Furthermore, the nature of our tongue is poisonous; it is full of deadly poison (James. 3:8). If anything, the Bible’s diagnosis of our tongues should have us think twice of breaking a secret.

There are serious consequences when confidentiality is broken. The brother who has confided with us will not trust us. The sister will not share anything else about the matter, even when the matter   becomes   spiritually   harmful to her. The brother or sister, though sinking into spiritual destruction, will not tell you anything.

Especially when the trouble causes great spiritual hurt to our brethren, we must be wary of these consequences. The growing trouble of spousal abuse is a real example, of which Prof. Engelsma writes:

Lack of confidentiality is a grave weakness of consistories in the matter of abuse as in other serious, sensitive matters. That elders or the pastor divulge[s] consistorial matters, especially those of a sensitive   nature   involving   sin and suffering of members of the congregation, to other members of the church, including their wives, is destructive of the pastoral work of Christ by means of the consistory and harmful to the abused woman. The abused woman will not turn to the minister or to the elders for the help she needs. The gossip of the consistory hinders the work of Christ.1

Though other matters may not bear a severity equal to spousal abuse, dealing with these matters uses the same principle: Keep it confidential. Between office-bearers and their wives, as Prof. Engelsma implies, there must be a mutual understanding that certain matters may not be disclosed; likewise for husbands who do not hold office and their wives; and likewise for friends who hold a closer bond. For the sake of the weeping saint, do not have the secret broken.

Is there room to ask others for advice for secret matters? Yes; but we need not share the details with others from whom we ask for counsel. And if the matter deems it necessary for details to be shared, they ought to be shared with the person’s consent. Scripture’s principle does not change.

But if the person would not have us utter a word about the matter, even for advice, what then?

  1. Pray

Make it a point to call upon the LORD for what our brethren need. As we pray, the LORD will grant to us wisdom to counsel and advice the grieving saint according to his Word. As Solomon received wisdom through prayer (2 Chron. 1:11), so we will receive wisdom by the same means.

Prayer towards our brethren that rejoice should not be neglected either. Our example is Paul, who always thanked the Lord when the New Testament saints experienced the spiritual joys of salvation (Eph. 1:16; 1 Thess. 1:3). By such prayers, the LORD will enable us to rejoice with our brethren to a greater extent.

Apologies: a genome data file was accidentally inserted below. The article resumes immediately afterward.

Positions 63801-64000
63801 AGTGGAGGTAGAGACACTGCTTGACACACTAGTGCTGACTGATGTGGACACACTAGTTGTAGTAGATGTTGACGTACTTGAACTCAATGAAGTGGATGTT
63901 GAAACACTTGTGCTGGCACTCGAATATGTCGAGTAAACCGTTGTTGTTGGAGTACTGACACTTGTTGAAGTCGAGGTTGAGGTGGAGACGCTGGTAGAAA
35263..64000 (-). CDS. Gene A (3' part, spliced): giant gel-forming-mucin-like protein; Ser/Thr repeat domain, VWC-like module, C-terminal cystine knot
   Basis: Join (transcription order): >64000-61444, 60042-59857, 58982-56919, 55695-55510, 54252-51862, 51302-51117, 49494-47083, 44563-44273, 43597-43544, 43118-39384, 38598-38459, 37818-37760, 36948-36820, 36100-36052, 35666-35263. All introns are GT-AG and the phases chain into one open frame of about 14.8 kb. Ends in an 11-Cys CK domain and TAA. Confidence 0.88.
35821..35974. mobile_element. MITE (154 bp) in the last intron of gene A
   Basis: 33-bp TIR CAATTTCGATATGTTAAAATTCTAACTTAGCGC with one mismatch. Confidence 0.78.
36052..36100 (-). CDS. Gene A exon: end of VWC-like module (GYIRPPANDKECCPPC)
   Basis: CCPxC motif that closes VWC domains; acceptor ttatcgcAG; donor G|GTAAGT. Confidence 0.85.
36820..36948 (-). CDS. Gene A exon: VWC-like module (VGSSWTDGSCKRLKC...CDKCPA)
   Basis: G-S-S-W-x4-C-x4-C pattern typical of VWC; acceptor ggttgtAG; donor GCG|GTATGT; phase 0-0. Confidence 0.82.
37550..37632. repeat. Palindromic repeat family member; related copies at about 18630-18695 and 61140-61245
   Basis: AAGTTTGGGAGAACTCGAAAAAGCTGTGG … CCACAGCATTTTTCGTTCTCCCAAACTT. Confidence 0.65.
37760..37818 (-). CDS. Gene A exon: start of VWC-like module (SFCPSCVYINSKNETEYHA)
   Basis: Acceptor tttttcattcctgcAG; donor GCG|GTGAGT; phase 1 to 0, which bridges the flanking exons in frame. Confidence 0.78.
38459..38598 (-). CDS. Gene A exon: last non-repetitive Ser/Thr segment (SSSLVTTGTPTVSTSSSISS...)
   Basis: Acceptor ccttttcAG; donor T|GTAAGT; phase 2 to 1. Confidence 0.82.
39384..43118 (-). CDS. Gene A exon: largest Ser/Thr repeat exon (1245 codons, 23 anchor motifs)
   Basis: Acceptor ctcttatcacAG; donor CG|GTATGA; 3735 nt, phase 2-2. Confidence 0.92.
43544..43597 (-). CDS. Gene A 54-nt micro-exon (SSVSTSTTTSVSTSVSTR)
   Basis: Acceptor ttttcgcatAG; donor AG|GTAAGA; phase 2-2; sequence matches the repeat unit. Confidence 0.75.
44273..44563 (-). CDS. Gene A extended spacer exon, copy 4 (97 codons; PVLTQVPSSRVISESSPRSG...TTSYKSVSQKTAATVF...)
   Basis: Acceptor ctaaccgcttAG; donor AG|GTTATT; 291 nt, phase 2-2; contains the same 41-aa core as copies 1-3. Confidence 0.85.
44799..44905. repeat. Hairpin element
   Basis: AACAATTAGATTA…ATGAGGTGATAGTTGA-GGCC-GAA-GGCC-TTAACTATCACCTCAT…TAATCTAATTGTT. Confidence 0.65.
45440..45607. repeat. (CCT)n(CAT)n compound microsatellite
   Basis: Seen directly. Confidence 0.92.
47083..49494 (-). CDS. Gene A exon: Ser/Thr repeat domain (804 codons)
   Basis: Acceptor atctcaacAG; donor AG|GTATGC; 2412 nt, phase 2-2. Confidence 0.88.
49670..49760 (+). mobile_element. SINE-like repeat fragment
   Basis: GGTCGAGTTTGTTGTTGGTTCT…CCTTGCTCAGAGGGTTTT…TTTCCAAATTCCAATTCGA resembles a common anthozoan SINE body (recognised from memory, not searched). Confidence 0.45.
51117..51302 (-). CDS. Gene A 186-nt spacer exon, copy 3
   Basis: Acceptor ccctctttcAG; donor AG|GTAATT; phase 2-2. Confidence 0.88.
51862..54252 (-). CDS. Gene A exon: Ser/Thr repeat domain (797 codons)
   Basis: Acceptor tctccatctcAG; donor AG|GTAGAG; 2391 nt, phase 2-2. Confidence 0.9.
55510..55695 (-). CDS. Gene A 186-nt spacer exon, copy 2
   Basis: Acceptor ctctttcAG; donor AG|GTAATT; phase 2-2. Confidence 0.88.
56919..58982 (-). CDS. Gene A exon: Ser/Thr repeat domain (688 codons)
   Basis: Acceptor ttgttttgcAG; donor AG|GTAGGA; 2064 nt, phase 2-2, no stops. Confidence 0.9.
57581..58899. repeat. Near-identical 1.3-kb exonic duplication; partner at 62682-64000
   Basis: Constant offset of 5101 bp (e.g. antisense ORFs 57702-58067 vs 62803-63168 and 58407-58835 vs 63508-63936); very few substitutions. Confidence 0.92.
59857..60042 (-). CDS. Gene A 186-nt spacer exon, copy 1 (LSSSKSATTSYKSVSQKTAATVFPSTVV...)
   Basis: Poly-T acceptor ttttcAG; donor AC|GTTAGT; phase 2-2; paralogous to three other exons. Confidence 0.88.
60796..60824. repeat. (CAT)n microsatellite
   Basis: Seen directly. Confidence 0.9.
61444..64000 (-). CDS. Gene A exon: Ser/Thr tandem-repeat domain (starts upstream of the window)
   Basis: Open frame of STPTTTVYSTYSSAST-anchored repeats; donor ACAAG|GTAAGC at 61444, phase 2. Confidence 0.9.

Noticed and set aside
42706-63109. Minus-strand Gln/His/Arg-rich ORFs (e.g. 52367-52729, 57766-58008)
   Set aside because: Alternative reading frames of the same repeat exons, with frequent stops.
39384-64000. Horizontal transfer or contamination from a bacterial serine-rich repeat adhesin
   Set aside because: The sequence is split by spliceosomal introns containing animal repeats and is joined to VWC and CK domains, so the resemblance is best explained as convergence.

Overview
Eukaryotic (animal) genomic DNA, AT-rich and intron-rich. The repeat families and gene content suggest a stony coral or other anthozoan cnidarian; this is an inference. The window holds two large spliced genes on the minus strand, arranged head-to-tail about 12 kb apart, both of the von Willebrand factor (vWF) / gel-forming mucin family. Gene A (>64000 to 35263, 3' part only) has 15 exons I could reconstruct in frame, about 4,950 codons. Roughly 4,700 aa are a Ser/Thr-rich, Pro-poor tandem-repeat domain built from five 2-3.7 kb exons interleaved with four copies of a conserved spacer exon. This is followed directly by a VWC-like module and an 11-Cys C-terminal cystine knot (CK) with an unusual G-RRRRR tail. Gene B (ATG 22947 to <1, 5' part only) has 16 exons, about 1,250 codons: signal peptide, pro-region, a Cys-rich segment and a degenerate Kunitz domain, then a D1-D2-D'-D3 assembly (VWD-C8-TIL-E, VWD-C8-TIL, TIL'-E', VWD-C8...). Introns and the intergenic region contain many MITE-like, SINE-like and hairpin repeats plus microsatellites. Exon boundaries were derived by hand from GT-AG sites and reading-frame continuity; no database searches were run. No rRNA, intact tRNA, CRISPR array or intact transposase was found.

“Practice makes perfect”, by God’s grace. Conscious effort must be placed into practising the proper way of rejoicing and sorrowing with others. As sinful creatures, we habitually practise indifference, over-criticism, gossiping, and worldly-wisdom; but, graciously, God has given us Christ’s Spirit to sympathise, bridle the tongue, and speak wisely according to the Word.

At the same time, if practice makes perfect, practice needs to start from the home. If we want to practice it in the MPH on Sunday mornings, we have to first practice it in the living room of our flats. We cannot expect ourselves to be sympathetic, faithful secret-bearers, and wise, if we behave coldly, unfaithfully, and foolishly at home towards our spouse (or parents) and children (or siblings).

More on the home next time, DV.

1           “Questions and Answers Regard- ing the Speech on Spousal (Wife) Abuse” by Prof. David J. Engelsma (https://www.drop- box.com/s/9q7q3na0p1p08yd/abuse%20-%20 questions%20and%20answers%20-%202017. docx?dl=0). Accessed 24 January 2018

Written by: Lim Yang Zhi | Issue 48

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Rejoicing and Weeping Together (I): Introduction

The church is family.

No, don’t think about it doctrinally, as a matter of fact. Sure, we in our heads know the church is our spiritual home. Rather, I am speaking more than matters of fact; I am writing about experience. Is family life your experience in this church?